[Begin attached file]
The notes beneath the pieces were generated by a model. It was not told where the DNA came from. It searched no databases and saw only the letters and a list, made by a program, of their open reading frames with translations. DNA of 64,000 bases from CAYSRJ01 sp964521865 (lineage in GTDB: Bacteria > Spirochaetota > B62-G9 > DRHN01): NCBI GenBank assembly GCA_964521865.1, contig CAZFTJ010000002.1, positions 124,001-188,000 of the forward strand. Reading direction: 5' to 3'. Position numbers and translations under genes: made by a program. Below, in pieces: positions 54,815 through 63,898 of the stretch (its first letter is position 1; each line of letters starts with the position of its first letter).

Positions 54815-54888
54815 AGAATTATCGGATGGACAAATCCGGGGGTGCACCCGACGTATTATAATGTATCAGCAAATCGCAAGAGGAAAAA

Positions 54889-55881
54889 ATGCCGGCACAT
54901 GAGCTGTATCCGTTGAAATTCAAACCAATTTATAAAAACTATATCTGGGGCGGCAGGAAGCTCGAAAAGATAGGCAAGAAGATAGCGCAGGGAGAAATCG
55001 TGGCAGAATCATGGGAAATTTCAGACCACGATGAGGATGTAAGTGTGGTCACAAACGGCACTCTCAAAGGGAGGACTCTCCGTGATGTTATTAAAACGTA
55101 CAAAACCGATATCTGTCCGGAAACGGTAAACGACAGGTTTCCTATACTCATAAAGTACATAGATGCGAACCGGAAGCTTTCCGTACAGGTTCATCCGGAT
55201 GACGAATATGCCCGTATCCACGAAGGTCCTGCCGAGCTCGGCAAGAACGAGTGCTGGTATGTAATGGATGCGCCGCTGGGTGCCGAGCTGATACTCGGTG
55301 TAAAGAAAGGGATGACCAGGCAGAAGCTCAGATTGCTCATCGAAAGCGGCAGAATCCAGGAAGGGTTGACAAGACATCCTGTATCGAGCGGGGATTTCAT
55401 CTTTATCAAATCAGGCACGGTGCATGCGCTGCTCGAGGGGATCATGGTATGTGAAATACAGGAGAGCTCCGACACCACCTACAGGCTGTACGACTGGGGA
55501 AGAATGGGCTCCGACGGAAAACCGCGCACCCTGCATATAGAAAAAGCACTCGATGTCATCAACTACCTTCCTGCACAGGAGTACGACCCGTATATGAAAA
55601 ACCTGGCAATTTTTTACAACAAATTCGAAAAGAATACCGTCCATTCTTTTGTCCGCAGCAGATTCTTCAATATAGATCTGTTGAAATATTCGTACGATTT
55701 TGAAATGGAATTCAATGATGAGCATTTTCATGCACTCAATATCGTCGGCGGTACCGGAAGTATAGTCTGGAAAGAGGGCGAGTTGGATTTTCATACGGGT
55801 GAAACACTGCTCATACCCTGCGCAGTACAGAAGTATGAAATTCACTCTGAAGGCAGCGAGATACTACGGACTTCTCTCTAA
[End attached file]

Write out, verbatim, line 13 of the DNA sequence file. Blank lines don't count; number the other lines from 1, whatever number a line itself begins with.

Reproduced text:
55601 ACCTGGCAATTTTTTACAACAAATTCGAAAAGAATACCGTCCATTCTTTTGTCCGCAGCAGATTCTTCAATATAGATCTGTTGAAATATTCGTACGATTT